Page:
Friday, April 25, 2008


We left the house for a couple of hours this morning. When we came back, the dog was chewing on her rawhide bone, and the cat was playing with his catnip mouse. What's so strange about that? Both the mouse and the bone were on top of the refrigerator.

I know which animal has the dexterity to make his way onto the refrigerator and retrieve his mouse. What I don't know is how the dog convinced him to also get her bone down. I'm thinking we may have to set up a nanny-cam if we're going to leave these two home alone.

I think it would work

Good idea, Heather.

What do you believe in?

I don't have a whole lot to say about this post:

But I do think it's awesome. I'd also like to see a Buddha tag (with laughing Buddha), a Druid tag (with Stonehenge) and an agnostic tag (with a big question mark). A UFO tag would be good too, because there are people who believe that's where we come from.

Thursday, April 24, 2008

What I'm reading: "Never Let Me Go" by Kazuo Ishiguro

I don't remember how this book got on my list. I thought a friend recommended it, but the ones I've asked haven't read it. Maybe it was on my recommendations from Amazon. However it got on my list, I'm glad it did. I've read several books by Ha Jin and other Asian writers, so I think I was expecting something along those lines, given the writer's name. However, Ishiguro, though born in Nagasaki, Japan, moved to Britain at the age of 5. He's also the author of "The Remains of the Day," and like that book, "Never Let Me Go" is thoroughly English.

Set in an idyllic, private English school, the story is about much more than the main character's coming of age. I enjoyed Kathy H.'s stories of her time at Hailsham with Ruth and Tommy. Thier adventures much like those of other thirteen-year-olds -- giggling over boys, listening to music, painting, playing sports. But I realized that something was odd. None of the children spoke of their parents or going away on holiday or anything about siblings. I hate to say much more about the plot in case there are others who want to come to this book as I did -- clueless.

It was a delight to have a story unfold without previously knowing what was going to happen. I've grown so used to knowing exactly what a movie is about because the trailers tell everything. Then, they're often so predictable, I feel I could have written the screenplay. Books are not promoted like movies (for the most part), so it's a little easier to go into a book without knowing everything about it. But how often do we pick up a book without at least an inkling of its plot? This book was such a pleasant surprise, I read it in just a few days. While the book has an unusual twist about it, it never lets go of the characters and their feelings. Ultimately, it really is a coming of age story.

Mary Louise Lard, June 26, 1937 - Feb. 8, 2008

Mom often told me the details of the day of my birth -- not how many hours she was in labor or how bad the pain was or whether or not drugs were administered. But I heard often how it was the coldest day on record -- temperatures dipping to well-below zero. How even though I was a big baby -- weighing in at 8 pounds, 10 ounces and bigger than my three older brothers -- the doctors and nurses couldn't get my temperature up, and I was placed in an incubator. I wonder now if this is the reason I feel cold all the time.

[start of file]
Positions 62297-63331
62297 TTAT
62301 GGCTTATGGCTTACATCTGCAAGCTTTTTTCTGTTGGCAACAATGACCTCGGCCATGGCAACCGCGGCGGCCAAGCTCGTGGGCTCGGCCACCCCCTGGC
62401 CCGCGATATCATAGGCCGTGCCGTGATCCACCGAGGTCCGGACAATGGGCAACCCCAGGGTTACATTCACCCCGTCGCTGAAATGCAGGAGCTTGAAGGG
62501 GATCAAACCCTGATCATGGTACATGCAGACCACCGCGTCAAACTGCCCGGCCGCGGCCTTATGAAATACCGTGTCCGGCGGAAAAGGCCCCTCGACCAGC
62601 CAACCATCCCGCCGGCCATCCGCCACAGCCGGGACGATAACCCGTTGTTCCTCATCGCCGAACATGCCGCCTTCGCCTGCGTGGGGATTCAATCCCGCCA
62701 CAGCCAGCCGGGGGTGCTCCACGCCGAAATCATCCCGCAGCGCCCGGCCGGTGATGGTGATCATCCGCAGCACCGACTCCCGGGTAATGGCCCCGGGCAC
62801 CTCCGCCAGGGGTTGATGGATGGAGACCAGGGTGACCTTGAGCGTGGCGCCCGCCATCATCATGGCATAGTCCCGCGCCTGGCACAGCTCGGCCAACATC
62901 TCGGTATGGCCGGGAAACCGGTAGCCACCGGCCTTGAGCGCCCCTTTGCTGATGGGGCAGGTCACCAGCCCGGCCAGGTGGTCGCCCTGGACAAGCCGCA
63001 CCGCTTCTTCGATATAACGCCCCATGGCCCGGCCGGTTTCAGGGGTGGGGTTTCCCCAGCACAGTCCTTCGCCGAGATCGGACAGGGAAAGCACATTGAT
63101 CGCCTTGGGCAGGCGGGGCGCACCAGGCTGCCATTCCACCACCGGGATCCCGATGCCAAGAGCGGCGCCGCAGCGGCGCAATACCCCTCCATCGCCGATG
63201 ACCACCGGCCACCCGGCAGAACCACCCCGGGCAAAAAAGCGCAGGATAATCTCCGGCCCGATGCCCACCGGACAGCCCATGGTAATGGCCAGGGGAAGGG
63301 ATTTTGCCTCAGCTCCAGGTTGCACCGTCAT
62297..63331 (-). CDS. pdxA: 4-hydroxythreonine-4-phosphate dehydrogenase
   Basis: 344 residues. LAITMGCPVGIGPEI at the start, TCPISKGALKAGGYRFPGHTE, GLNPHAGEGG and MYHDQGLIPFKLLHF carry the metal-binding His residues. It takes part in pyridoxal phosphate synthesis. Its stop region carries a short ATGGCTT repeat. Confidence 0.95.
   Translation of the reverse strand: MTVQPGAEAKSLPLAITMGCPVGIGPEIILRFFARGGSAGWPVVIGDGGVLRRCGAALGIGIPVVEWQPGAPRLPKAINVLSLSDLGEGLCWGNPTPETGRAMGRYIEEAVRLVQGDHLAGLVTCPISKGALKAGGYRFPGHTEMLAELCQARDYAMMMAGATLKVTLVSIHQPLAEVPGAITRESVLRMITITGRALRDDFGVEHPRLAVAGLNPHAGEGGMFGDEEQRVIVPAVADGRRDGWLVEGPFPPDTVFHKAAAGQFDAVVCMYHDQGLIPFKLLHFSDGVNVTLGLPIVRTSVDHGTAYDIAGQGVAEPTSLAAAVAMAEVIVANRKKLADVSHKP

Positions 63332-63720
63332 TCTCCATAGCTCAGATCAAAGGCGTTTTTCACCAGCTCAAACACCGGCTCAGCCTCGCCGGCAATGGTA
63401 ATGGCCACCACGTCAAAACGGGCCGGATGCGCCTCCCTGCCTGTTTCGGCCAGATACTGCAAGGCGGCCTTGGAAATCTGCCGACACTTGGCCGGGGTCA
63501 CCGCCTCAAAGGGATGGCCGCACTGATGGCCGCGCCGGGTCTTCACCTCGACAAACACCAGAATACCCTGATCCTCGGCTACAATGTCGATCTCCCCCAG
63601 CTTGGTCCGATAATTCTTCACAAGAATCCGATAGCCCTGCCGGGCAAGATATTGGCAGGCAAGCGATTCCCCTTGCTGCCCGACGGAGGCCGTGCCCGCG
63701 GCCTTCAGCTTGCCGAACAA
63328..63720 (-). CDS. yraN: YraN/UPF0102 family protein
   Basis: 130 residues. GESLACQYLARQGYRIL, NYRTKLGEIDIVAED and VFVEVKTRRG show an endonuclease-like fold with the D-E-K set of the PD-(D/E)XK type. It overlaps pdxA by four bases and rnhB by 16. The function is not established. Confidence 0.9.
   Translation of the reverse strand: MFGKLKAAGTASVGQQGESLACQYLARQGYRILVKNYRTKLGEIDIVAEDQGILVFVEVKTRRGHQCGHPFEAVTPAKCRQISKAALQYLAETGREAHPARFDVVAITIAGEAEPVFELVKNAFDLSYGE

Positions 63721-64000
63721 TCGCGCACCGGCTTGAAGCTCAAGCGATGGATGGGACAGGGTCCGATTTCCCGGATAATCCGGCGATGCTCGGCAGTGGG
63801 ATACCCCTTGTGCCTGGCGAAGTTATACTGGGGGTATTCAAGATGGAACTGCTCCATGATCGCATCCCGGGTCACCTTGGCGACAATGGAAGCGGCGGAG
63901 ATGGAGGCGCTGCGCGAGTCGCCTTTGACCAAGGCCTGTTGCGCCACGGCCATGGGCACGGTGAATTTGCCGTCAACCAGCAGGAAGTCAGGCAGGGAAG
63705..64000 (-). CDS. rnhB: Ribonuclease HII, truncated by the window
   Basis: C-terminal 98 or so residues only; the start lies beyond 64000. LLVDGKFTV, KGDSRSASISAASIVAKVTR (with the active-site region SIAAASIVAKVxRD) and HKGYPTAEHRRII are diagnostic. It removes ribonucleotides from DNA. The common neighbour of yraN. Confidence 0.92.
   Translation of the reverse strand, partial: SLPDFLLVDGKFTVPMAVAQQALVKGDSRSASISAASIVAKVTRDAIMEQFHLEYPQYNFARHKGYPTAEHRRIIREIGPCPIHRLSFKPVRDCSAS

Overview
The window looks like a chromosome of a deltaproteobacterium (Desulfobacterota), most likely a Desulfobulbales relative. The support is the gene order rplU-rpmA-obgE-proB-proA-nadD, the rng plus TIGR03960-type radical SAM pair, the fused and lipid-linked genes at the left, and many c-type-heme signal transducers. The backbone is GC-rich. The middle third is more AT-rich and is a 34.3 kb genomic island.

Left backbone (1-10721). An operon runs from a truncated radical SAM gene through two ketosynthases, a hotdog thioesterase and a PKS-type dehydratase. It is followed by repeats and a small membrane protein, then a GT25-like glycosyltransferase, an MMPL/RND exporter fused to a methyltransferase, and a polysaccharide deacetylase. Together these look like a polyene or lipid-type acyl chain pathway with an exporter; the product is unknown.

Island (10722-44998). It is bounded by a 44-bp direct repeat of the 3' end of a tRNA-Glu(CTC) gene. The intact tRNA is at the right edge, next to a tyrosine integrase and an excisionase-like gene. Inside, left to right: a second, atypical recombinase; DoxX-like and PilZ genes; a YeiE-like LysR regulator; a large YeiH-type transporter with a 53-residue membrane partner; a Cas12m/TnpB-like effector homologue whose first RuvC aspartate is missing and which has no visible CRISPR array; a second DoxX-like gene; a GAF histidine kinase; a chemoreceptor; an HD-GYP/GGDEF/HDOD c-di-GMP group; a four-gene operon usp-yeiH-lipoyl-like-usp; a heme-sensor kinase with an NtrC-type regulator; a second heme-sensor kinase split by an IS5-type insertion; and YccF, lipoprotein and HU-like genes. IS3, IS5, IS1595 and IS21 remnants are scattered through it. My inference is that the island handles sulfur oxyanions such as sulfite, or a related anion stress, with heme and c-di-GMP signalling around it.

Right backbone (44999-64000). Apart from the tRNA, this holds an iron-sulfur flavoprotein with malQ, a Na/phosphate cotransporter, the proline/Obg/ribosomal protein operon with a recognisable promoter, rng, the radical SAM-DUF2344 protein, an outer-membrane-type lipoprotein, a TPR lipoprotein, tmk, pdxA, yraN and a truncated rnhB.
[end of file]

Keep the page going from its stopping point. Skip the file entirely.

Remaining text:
It never occurred to me that my birth may have been difficult for my mom or that her pregnancy was anything but easy. I don't know if it ever occurred to her. It wasn't like her to complain or to speak of her children as burdens. I believe we were a source of pride. But she was never one to brag, not about her kids, not about herself. She was self-deprecating, to a fault. But she was talented -- she knit, she sewed, she made the most amazing cakes that were like works of art. At the age of 70, she was learning to use a computer.

I wasn't ready to say goodbye. I can only hope that when I become a mom, I do as good a job as she did.

Still here

It's been hard to write here since my significant other's father died back in October. So much has happened it's difficult to organize it all.

Just before Christmas, my mom was hospitalized for heart problems. After two procedures to shock her heart back into a normal rhythm, she succumbed to heart disease and died in her sleep Feb. 8 at the age of 70. It was heart wrenching and I wasn't ready for it.

And last week I lost my job of 7 1/2 years. It was like a punch in the gut. Ultimately, I know it will be a good thing. I have some time to decide what to do next and I'll be doing some freelance writing. And it will give me time to do some writing on my own. So, if anyone's still out there, stay with me. I'll be writing more. Some of it may be pretty personal -- feelings about losing my mom. Some of it may be weird -- I'm seeing a fertility doctor and taking some tests. And some of it may just be silly -- there's some bizarre shit in the world. It may just be cathartic for me, and you may find yourself drifting off while reading. If so, I apologize. If not, thanks for being there.